This was a fun drawing and a chance to learn Procreate on my iPad. It's for sale as an NFT on Versum.xyz, which is an eco-friendly NFT art trading site. The idea of trading NFTs seemed a little abstract to me at first, but I like that artists can collect royalties on subsequent resales of their art. That is solid. 

Kramer drawing
Kramer, digital drawing by Ciana Pullen 2022. For sale here.

Saturday, December 12, 2020

Inktober Day 8: Rosa Bonheur

Highland Raid, by Rosa Bonheur, 1860. (image via).
So famous was Rosa Bonheur in her lifetime that only half her legacy is her art; the other half is the legend of her remarkable yet quiet personal life. Foreign royalty greeted her her with parades, little girls the world over could buy Rosa Bonheur dolls, and schoolhouses on both sides of the Atlantic taught her life story in textbooks. I'll begin this post with an excerpt from one such children's book:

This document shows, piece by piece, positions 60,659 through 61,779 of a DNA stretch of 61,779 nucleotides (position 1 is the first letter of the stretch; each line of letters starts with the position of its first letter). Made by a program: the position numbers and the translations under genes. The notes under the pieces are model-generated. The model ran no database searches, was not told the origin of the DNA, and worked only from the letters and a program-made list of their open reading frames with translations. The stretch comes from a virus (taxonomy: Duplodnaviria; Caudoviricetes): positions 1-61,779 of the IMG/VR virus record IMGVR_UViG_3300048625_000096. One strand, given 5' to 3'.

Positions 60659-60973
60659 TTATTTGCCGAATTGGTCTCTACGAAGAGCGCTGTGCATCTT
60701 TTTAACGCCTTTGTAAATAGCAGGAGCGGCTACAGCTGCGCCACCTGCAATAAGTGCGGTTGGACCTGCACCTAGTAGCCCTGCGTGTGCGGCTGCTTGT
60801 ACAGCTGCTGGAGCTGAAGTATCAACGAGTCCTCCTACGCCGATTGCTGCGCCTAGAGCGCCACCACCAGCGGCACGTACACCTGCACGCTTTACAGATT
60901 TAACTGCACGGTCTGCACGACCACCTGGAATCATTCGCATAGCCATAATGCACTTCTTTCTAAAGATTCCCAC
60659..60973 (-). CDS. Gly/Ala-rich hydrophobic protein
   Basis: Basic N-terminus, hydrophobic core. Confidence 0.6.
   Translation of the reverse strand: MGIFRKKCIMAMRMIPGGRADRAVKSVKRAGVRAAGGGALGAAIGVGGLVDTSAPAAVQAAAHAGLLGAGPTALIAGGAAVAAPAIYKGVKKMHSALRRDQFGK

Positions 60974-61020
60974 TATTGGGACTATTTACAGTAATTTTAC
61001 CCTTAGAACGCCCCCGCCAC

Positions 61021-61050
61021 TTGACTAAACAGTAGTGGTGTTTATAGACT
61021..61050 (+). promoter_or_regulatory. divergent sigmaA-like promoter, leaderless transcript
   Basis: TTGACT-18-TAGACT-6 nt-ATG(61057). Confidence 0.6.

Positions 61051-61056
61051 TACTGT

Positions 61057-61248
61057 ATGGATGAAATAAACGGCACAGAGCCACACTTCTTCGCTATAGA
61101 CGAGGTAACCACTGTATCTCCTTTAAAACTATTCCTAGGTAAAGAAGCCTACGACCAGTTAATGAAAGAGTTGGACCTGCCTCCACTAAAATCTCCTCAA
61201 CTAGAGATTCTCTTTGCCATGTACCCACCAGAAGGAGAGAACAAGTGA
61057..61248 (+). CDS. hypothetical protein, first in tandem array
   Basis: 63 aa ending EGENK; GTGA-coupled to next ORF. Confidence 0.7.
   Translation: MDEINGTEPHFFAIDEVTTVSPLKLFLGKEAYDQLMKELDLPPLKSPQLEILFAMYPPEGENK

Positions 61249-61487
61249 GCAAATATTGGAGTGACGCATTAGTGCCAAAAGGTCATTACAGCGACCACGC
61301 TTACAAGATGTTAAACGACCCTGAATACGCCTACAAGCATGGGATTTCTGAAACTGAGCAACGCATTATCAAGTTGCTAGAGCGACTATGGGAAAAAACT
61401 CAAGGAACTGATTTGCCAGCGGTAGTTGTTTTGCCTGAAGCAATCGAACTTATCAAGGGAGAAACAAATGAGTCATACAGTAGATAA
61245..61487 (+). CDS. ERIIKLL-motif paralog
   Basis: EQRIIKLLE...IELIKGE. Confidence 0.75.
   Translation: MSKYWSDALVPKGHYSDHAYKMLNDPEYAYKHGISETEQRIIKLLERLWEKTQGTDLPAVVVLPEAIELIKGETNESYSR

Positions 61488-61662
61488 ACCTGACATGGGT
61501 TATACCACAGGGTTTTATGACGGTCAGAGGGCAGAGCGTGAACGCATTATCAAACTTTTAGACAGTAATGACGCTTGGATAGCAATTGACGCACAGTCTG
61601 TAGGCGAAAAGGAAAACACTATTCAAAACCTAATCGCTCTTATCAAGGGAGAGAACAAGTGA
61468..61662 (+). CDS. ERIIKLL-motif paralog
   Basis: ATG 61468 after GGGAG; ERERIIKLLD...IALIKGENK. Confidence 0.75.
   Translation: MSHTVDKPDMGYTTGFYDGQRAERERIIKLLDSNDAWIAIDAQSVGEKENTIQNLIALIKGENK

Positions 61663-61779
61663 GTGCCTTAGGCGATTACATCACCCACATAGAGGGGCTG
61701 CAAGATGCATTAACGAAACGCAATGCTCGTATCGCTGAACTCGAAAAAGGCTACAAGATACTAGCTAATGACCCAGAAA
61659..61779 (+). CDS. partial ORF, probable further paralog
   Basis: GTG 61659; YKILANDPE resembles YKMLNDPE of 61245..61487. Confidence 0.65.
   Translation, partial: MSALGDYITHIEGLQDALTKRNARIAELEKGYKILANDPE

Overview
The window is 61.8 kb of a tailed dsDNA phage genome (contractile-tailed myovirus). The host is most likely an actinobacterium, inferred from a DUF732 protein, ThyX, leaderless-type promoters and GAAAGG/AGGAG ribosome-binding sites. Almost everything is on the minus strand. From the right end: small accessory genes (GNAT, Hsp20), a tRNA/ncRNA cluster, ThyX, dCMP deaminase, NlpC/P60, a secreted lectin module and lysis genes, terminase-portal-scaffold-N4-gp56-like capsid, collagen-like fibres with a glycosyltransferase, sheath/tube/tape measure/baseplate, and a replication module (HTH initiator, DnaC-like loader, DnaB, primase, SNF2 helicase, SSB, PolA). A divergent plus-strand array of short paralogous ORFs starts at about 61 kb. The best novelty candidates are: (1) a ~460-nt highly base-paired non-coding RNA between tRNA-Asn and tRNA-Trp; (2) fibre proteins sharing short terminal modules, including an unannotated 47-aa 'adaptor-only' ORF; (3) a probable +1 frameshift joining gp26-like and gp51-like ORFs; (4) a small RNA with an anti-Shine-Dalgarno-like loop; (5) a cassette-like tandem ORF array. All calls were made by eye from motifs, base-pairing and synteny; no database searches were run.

“In a simple home in Paris could have been seen, in 1829, Raymond Bonheur and his little family : Rosa, seven years old, August, Isadore, and Juliette. He was a man of fine talent in painting, but obliged to spend his time in giving drawing lessons to support his children. His wife, Sophie, gave lessons on the piano, going from house to house all day long, and sometimes sewing half the night, to earn a little more for the necessities of life.